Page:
Western Flyer Bicycle: Antique Vintage BicyclesCredit: http://luxlow.com/wp-content/uploads/110310_bimumewfrssm.jpg
The Western Flyer bicycle is a really cool style of antique vintage bicycle that really revolutionized the look and aesthetic of bike design in that era. Rather than sticking with a utilitarian style with a transportation-first mentality, the Western Flyer bicycle emulated the look and feel of motorcycle design at that time. The frame was aerodynamically inspired (if not truly aerodynamic in operation), the colors were bright and included plenty of chrome, and the whole bicycle is a joy of design and style. Some stunning examples of the Western Flyer bicycle still exist today, mainly because so many owners lovingly took care of their 'machines!'
This article is an homage to the Western Flyer bicycle, which, like many other antique vintage bicycles out there, has had a real impact on bike design and society to this day. I will talk a bit about the history and evolution of the Western Flyer bike, and show some pretty pictures of the machine in action.
Let's read on, and learn about the Western Flyer bicycle in its glory days!
Western Flyer Bicycle: HistoryCredit: http://ralphslatton.files.wordpress.com/2011/07/westernflyer2.jpg?w=293&h=210&h=210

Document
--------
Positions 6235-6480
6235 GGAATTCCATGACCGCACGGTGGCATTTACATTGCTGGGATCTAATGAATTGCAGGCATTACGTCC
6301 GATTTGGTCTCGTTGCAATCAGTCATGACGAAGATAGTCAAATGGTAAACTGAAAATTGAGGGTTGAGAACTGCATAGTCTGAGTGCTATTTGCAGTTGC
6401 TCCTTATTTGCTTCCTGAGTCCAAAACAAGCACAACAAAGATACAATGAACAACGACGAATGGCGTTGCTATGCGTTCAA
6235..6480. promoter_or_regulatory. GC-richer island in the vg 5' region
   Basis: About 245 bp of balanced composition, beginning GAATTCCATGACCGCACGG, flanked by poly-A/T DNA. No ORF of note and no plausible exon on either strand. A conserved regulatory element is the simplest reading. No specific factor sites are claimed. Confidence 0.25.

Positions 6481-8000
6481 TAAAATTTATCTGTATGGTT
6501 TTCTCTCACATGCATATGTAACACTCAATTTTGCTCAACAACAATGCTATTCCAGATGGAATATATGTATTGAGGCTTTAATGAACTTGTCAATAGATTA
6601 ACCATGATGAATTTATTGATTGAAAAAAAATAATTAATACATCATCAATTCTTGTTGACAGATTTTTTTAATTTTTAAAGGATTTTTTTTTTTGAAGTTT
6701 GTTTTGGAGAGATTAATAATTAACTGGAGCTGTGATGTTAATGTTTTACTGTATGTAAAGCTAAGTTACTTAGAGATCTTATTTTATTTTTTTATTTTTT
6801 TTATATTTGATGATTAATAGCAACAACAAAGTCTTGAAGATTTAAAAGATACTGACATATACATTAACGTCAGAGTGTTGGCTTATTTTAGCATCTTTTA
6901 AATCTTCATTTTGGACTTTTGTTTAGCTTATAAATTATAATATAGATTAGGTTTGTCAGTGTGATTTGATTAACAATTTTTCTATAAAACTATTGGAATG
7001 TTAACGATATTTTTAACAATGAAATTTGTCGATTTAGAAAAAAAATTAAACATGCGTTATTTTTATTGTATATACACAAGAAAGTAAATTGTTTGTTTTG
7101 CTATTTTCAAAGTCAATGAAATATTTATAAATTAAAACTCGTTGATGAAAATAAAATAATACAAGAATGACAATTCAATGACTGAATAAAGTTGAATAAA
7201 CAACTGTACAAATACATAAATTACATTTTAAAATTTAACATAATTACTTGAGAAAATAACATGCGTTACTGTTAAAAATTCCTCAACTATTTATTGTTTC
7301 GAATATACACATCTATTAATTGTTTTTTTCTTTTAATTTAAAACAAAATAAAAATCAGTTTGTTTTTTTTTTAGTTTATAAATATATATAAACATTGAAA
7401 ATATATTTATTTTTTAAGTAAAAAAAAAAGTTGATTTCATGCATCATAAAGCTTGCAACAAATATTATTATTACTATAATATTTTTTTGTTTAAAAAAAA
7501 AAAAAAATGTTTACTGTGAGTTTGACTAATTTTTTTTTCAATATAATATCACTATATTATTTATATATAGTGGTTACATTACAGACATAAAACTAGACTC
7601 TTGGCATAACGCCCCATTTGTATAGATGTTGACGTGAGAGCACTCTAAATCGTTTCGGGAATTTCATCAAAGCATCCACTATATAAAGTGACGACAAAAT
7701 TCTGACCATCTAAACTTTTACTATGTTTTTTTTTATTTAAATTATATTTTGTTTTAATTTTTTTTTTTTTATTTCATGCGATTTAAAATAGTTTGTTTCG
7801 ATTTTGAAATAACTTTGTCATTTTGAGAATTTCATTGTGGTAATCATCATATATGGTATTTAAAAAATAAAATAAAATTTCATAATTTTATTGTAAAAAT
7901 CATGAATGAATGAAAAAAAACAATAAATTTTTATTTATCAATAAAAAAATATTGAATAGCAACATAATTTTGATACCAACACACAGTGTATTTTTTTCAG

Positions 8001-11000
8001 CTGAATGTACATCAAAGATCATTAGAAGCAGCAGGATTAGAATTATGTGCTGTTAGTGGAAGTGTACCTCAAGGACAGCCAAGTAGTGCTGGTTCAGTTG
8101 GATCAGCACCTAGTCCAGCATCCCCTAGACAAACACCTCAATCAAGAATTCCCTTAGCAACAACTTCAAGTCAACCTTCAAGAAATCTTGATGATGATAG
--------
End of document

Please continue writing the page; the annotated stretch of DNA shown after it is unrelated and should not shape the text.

The Western Flyer bicycle was first produced by the Western Auto Supply Company, which was founded in 1909. They didn't immediately start producing bicycles, this happened in the 1930's. The high quality of parts and reasonable prices of the Western Flyer bicycle made it an instant success, and many models were born as a result. These were solid bikes, and they utilized the latest innovations to make sure that their frame design was seamless, sleek and totally aero looking. They weren't exactly dainty, and most weighed in well in excess of 60 pounds (massively heavy by today's standards). However, they were solid, and you could could on your Western Flyer bicycles to last a long time. This is one of the reasons why an antique vintage bicycle of this variety is so sought after; often they are in very good shape even now.
The Western Flyer bicycle was all about cool and comfort. It was one of the first bicycles to use shock absorption technology, and the ride was quite smooth. The marketing was made to appeal to children, and a lot of vintage Americana publications contain Flyer ads. I believe that secretly many adults wished to own a Western Flyer bicycle of their own, so great was the appeal!
The Western Flyer bicycle was known to be a high quality piece of equipment, and they bucked the trend found in Europe of only producing for utilitarian purposes. If you were a kid, you wanted to be riding a Flyer! Many major manufacturers, including Huffy and Schwinn, copied the design of the Western Flyer bicycle in some way. This wasn't entirely unexpected, however, since Western subcontracted out a lot of the manufacturing work to other American companies to produce the Flyer.